I’m thrilled to talk with Jaimee Wriston Colbert again. In this Indie Corner, we explore her new novel How Not to Drown (written as Jaimee Wriston). We’ve chatted before at Dragonfly about her books Wild Things and Vanishing Acts. So when I found a talk she gave at Binghampton University in late March, I joined in and was excited that she has a new book coming out this May. See Penguin Random House for more.
Jaimee is the author of six previous books of fiction, which won the Willa Cather Fiction Prize, Zephyr Prize, International Book Award in Fiction-Short Stories, IPPY Gold Medal, CNY Book Award in Fiction, and others. She’s been a finalist for the American Fiction Prize, Foreword Indies Book of the Year, and the International Book Award in Literary Fiction. Her stories have been published in numerous literary journals. Originally from Hawai’i, she is Distinguished Professor of English and Creative Writing at SUNY, Binghamton University.
Mary: Tell us about yourself–your life so far and how you got started in writing and more about your previous books.
Jaimee: Oh my, it seems I’ve been writing forever—starting with plumeria tree poems in our Kailua, Oahu backyard! I’d come home from elementary school and climb up into our big beautiful plumeria tree and write about bees and butterflies; the tree was my sanctuary, and I was even then a nature-lover. In my junior and senior years of high school, my writing ability was encouraged by a creative writing teacher, and I thought hmmm, maybe I can do this thing. I was lucky to have that teacher influence continue into my undergrad years at the University of Washington, with my wonderful poetry professor, Nelson Bentley. Oh, the stories he used to regale us with, about Theodore Roethke, my favorite poet in those days (still in my Top Five), who taught at the U.W. for a while, before my time there. I took a couple of years after my B.A. to “experience life” cocktail waitressing and bartending in the San Francisco bars, which over my journey as a writer formed the basis of some of my stories. I recommend to my own students not to immediately jump from undergrad into grad school, take some time to live. Otherwise, what will you write about? College drinking stories can get pretty redundant after a while. Eventually, I grew tired of the bar life, speaking of redundant drinking, and was accepted into Brown University’s grad school, in creative writing. There I worked with John Hawkes. He too was encouraging, but sadly in the years after I graduated, we had a falling out, and he died unexpectedly without our little snit ever getting resolved. How Not to Drown is my seventh book, fourth novel. Of course, I’m no spring chicken so it’s not like I’m channeling Joyce Carol Oates with a book a year. After struggling for years to first write a book then get it published, I got lucky when my first story collection won a national competition. I was in my mid-forties.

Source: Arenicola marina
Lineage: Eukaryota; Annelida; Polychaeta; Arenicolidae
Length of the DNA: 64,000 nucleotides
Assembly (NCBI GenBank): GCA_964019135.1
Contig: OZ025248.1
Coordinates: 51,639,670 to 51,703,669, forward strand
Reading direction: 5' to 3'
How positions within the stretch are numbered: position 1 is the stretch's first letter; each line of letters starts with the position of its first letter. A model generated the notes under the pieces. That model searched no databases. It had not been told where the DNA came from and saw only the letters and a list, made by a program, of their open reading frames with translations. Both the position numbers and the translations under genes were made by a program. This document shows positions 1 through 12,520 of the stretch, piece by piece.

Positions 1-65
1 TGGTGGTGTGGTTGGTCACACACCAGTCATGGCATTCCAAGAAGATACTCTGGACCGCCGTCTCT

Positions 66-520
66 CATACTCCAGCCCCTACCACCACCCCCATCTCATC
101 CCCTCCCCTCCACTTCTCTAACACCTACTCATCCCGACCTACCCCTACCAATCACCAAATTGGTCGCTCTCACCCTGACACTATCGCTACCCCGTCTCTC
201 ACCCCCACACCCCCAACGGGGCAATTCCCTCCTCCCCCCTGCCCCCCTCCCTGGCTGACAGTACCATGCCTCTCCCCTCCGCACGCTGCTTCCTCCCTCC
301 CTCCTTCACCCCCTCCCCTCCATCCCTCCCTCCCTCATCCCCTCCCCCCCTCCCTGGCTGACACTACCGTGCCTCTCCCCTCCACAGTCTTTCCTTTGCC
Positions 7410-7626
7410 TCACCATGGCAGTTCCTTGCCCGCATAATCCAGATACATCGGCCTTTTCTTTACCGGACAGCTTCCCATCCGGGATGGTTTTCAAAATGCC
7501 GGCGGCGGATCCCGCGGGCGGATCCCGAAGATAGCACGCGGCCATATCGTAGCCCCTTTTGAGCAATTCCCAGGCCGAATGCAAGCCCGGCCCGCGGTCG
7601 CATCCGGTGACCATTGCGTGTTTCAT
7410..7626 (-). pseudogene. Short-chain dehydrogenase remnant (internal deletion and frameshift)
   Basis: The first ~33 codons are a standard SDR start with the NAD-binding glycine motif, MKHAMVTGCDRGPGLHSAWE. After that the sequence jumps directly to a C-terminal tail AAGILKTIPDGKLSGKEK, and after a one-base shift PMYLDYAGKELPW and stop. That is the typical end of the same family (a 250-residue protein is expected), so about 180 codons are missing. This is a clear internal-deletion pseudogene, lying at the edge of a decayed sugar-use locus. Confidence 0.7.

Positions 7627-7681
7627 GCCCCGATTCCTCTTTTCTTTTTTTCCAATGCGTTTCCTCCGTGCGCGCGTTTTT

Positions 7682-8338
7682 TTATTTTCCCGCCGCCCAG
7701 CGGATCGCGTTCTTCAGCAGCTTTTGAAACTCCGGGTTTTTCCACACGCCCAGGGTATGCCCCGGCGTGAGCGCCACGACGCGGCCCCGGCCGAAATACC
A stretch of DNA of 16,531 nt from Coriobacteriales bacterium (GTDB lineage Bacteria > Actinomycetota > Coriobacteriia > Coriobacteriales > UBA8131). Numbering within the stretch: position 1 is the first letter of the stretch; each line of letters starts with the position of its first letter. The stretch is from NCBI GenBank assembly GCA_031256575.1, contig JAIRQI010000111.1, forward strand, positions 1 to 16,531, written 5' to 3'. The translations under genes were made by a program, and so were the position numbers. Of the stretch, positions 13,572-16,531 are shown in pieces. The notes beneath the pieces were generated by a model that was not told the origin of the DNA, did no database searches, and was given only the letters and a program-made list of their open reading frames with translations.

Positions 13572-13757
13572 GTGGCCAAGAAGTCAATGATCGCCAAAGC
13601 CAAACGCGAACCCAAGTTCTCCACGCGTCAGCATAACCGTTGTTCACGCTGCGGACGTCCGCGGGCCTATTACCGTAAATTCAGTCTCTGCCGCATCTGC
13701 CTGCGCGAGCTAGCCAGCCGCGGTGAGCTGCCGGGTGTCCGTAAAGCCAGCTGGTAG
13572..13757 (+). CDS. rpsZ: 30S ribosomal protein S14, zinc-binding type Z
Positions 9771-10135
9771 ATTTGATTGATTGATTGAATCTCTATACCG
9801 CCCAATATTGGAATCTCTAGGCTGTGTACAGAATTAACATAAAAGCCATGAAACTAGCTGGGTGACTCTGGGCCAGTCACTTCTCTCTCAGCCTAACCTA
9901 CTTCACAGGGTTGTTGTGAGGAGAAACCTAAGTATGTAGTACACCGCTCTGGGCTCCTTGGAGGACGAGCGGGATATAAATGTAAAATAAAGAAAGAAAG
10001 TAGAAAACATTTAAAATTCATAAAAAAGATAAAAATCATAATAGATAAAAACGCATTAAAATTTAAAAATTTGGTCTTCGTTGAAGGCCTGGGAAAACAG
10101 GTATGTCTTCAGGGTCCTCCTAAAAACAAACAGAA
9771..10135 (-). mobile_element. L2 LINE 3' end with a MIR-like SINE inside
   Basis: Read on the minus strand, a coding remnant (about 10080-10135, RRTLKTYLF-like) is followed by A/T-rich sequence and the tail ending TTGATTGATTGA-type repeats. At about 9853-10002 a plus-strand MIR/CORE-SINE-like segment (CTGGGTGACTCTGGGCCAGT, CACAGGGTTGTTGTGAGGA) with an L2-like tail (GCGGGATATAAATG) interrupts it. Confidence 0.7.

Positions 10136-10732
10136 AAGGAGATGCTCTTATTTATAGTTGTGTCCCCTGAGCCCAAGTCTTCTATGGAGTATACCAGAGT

Mary: Tell us something about your newest novel, How Not to Drown. Who is the intended audience, and what’s going on in the story?